What you shoot with depends on what your needs are and what your budget is.
For example, if I have $2500 and want to take pictures of distant birds.... I'm going to grab a 70D and the Tamron 150-600.... If my budget is $25,000 I am going to grab a 1DX, a 600F4, and a 2X teleconverter.
Right, yes, but the point is that FF is clearly better in many more common shooting situations than crop is, which is why the 1-series and the Dx-series are full frame. If pixel density was king for wildlife/sports, M43 would be ruling that realm but it doesn't. Its not even a consideration for anyone even somewhat serious about that kind of shooting. Pro wildlife and sports shooters overwhelmingly prefer full frame cameras and Canon and Nikon both agree that FF is the preferred size for action/sports/wildlife. There is no real technical reason to prefer a crop over a full frame, all other specs being equal, and the only real life reason to go with a crop is cost. If the technical advantage really existed, pros would be putting their $12,000 600mm f/4 IS II's + 1.4x TC's on 7D's all day long and throwing their 1DX's back in the bag. They almost never do, though.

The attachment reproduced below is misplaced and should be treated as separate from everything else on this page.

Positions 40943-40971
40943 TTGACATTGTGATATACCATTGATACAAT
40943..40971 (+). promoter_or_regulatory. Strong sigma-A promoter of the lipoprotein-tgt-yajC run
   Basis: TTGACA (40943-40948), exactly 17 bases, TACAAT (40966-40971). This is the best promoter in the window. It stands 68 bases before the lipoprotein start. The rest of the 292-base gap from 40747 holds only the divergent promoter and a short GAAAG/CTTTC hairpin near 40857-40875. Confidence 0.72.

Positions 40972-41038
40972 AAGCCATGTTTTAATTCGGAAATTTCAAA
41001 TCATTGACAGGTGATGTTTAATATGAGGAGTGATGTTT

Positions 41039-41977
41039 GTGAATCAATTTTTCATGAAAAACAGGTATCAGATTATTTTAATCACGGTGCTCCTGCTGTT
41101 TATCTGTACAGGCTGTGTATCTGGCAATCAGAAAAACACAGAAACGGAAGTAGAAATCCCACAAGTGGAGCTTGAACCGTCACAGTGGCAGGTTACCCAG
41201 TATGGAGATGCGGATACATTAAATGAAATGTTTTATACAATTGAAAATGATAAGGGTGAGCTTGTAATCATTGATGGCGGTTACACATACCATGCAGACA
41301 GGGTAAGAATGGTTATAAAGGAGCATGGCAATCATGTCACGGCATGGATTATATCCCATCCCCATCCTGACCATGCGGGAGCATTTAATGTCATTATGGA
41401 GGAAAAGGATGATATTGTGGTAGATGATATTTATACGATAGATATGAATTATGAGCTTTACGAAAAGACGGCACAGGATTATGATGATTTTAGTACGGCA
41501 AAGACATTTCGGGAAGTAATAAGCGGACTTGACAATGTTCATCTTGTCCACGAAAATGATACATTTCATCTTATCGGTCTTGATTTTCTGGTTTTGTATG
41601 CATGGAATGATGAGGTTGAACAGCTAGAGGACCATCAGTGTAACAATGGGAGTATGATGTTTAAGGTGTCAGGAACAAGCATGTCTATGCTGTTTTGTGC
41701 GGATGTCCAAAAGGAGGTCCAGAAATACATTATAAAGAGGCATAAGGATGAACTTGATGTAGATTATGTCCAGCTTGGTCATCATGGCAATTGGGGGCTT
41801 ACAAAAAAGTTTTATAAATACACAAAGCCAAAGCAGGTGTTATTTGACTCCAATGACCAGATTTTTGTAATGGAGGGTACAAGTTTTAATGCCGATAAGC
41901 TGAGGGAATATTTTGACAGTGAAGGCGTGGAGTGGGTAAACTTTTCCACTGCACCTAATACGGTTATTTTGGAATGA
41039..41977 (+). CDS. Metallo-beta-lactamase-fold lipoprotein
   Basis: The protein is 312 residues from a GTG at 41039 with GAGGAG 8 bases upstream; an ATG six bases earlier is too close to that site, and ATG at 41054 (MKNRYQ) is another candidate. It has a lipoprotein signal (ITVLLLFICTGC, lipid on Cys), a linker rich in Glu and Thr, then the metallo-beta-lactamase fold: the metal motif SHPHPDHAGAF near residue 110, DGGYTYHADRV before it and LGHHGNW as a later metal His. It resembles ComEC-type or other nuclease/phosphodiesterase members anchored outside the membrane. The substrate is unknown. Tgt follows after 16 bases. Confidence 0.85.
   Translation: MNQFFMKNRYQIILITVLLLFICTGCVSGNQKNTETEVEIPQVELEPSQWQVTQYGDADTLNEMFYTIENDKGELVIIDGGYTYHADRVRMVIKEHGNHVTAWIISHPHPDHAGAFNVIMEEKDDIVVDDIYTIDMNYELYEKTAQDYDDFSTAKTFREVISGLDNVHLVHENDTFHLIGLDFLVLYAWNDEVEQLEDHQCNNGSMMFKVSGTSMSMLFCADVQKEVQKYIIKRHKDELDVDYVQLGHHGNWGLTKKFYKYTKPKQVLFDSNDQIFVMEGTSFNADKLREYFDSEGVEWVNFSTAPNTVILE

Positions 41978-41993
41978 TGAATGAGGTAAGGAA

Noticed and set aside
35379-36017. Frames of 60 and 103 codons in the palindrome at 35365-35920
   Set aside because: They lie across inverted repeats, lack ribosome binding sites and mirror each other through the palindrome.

I would go one further.... I would say that technically, FF is clearly better in MOST common situations. I doubt that there is a single person on this forum who would argue otherwise.... the only case, where in technical terms, crop beats FF is for reach limited scenarios under good lighting.
The thing is, there is more than just the technical aspects of sensor size to consider. For the vast majority of people it comes down to what they can afford to spend. It does not matter what the technical specs of a camera are if you can not afford it.
You can't leave glass out of the equation. If I was going out to take bird pictures (tiny birds) and had to pick between a 1DX and the Tamron 150-600 or a T3i with a 600F4, I'd grab the T3i. Too many FF against crop anecdotes involve great glass on the FF and kit lenses on the crop camera.... not a fair comparison but an accurate comparison because if you have the money for a great FF camera, then you usually have L glass hanging off of it, while many with crop cameras do not.
For many people it comes down to size... a SL1 is a heck of a lot easier to carry on a hike than a 1DX, but even here it comes down to personal preference. In my opinion, for going on a week long hike, the best Canon gear you can bring is a 70D, an 17-55, and a 70-200F4. There are better cameras and better lenses.... but they weigh too much!
Of course if I was hiking in the mountains I would quickly change my mind to a 6D with a 24-70F4 and the 70-200F4.... Your subject matter greatly influences the choice of kit too.....
In the end it comes down to what you as an individual want to do and the balance of factors that influences your decision. There is no easy answer.